As Ukraine’s Independence Day Approaches, Fears of Russian Attacks Mount – While Russian forces remain bogged down across the long front lines of Moscow’s ongoing invasion, some fear that Russia will launch massive strikes at civilian and military targets alike throughout Ukraine in the days around its Independence Day of August 24.
What is on the Horizon?
According to an August 22 statement by the U.S. State Department, Russia is laying the groundwork for an uptick in strikes targeting civilian targets and governments in the days surrounding Ukraine’s Independence Day, which Ukrainian President Volodymyr Zelensky has promised will be met with an unspecified strong response from the Ukrainian side. August 24, which will also mark the sixth month of Russia’s 2022 invasion of Ukraine which began in February, commemorates the day which the modern Ukrainian state declared independence from Russia in 1991. The State Department alert posted to the website of the U.S. Embassy in Ukraine also urged American citizens located in Ukraine to depart the country immediately through civilian ground transportation options.
A slew of rocket attacks against targets in Ukraine have already taken place this week, a possible preview of what is to come in upcoming days. Strikes or shellings of cities adjacent to southern frontlines such as Nikopol, Voznesensk, and in Ukraine’s southern Odesa could be a harbinger of Russian strikes in the short-term future. President Zelesnky cautioned Ukrainians to be wary of Russian attacks on August 24, imploring that Ukrainians be aware that “disgusting Russian provocations and brutal strikes are possible tomorrow.” According to the Telegram channel of the Belarusian military monitoring group “Belarusian Hajun,” Russia may also be amassing missiles and other weapons in southern Belarus for a renewed strike on Ukrainian targets around Kyiv, which has only occasionally been subject to Russian attacks in recent months. Russian missile strikes on Ukrainian targets from Belarus have been similarly limited, with the last strike originating from Belarus occurring in late July, when Russia launched roughly 25 missiles at targets across northern Ukraine.
What is Russia Saying?
While Ukrainian and U.S. officials have unmistakably raised concern of an uptick in Russian strikes to come, Russian sources and officials have thus far have not echoed such threats directly, but instead have made threatening remarks surrounding the car-bombing attack near Moscow which killed Darya Dugina, daughter of the Russian hypernationalist philosopher Aleksandr Dugin. Russia’s Federal Security Service was uncharacteristically quick in “uncovering” the culprit behind the attack, who was identified by the Russian international security agency as being perpetrated by a woman who was supposedly affiliated with Ukraine’s special services. Ukraine was quick to deny any participation or role in Dugina’s assassination.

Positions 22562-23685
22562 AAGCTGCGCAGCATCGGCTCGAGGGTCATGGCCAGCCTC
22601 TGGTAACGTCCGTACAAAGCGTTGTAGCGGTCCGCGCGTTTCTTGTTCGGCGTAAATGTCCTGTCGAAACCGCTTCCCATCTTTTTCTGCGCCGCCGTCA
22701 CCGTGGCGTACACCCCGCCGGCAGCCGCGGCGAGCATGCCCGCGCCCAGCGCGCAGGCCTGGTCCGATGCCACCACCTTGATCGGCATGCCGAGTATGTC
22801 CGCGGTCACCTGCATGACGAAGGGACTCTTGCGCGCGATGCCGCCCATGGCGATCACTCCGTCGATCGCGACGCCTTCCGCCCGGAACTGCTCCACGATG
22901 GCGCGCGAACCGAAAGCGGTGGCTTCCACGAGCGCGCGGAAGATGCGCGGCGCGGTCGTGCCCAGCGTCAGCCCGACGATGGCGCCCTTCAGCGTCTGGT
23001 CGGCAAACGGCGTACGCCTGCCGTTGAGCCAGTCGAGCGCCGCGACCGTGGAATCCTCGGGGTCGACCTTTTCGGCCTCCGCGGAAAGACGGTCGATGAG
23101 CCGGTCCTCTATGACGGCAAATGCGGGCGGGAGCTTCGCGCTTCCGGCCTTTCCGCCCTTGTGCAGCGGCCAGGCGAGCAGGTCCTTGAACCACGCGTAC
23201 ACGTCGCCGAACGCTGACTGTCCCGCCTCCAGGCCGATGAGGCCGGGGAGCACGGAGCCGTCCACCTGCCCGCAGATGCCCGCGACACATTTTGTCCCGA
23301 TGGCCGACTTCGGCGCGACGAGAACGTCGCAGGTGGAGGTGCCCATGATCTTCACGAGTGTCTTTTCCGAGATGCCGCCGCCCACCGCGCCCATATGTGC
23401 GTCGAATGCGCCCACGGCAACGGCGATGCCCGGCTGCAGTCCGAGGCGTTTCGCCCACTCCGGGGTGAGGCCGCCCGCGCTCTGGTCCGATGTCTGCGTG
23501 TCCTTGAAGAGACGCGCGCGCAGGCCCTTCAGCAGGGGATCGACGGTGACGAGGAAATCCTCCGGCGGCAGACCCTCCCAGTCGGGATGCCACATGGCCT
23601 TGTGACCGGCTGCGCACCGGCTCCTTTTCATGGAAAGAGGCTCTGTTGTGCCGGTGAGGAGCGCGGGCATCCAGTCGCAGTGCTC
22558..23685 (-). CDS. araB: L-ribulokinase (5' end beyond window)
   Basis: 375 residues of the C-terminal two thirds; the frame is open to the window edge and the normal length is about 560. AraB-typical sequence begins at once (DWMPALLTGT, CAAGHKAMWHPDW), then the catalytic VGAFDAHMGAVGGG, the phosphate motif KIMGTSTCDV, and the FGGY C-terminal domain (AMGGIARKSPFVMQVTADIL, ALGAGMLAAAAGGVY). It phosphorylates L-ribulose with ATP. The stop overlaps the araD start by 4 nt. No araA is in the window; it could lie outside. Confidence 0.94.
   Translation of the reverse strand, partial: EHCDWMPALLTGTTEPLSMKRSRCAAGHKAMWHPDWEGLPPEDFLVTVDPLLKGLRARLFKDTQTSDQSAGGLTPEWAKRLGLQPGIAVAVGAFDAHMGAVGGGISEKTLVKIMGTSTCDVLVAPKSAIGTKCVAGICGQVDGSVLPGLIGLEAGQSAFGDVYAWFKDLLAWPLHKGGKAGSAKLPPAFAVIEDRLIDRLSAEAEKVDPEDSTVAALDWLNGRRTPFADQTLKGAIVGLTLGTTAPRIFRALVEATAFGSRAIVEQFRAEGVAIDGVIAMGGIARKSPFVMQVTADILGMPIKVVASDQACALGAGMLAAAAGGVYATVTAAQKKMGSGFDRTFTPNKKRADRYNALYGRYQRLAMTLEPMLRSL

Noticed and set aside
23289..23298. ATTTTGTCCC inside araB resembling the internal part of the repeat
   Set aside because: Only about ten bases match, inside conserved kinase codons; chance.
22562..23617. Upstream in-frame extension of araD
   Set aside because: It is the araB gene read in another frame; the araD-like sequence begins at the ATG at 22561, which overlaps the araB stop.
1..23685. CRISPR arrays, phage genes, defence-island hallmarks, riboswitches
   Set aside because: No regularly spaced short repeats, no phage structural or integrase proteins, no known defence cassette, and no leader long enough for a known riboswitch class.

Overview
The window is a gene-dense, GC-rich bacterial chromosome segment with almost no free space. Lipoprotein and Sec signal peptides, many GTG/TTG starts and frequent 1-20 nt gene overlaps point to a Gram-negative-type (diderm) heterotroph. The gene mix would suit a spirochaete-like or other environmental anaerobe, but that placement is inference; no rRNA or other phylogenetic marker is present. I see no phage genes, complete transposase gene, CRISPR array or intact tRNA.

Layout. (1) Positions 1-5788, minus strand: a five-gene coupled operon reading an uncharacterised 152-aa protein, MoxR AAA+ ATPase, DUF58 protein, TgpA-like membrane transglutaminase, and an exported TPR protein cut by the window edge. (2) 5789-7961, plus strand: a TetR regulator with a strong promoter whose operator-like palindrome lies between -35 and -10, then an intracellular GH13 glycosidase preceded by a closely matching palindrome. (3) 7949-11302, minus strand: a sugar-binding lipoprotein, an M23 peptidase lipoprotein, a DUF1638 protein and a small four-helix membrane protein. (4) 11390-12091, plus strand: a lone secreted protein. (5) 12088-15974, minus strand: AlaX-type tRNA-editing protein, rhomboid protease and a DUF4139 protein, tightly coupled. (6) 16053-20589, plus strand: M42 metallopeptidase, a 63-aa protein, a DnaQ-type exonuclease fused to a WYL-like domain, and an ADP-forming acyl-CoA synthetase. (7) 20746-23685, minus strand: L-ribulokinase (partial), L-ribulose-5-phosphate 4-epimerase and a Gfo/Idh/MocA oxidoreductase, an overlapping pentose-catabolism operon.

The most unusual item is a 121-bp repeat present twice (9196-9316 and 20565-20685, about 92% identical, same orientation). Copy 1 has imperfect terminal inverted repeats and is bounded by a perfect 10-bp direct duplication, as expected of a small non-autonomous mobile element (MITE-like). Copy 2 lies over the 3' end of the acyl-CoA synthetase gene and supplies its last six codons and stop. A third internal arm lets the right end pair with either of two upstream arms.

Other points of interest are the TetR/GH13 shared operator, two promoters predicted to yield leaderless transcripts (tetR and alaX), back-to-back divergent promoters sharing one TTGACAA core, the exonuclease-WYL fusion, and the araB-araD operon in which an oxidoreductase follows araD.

While the actual perpetrator behind the Dugina killing will likely remain unknown for some time (some have speculated that the attack was conducted by Russia’s special services themselves, while others have claimed that a shadowy oppositional “National Republican Army” was responsible), the Russia seems primed to use the incident for its own purposes regardless. An extraordinary session of the State Duma is scheduled to take place on Thursday around the issuing of a “special statement” on Ukraine, which some have speculated to be a demonstration of state strength following Dugina’s assassination. Russian President Vladimir Putin honored Dugina posthumously with an “Order of Courage” medal, while a variety of Russian conservative political figures used her funeral to rail for Russia to step up its efforts to secure victory in its invasion of Ukraine, placing pressure on the Kremlin to act.
Whether or not Russia uses the Dugina assassination to justify a renewed string of strikes on Ukrainian civilian targets, it is appearing increasingly likely that Russia is gearing up to conduct a string of attacks on civilian targets as Ukraine marks two important anniversaries on August 24.
Wesley Culp is a Research Fellow at the Center for the Study of the Presidency and Congress. He regularly writes on Russian and Eurasian leadership and national security topics and has been published in The Hill as well as in the Diplomatic Courier. He can be found on Twitter @WesleyJCulp.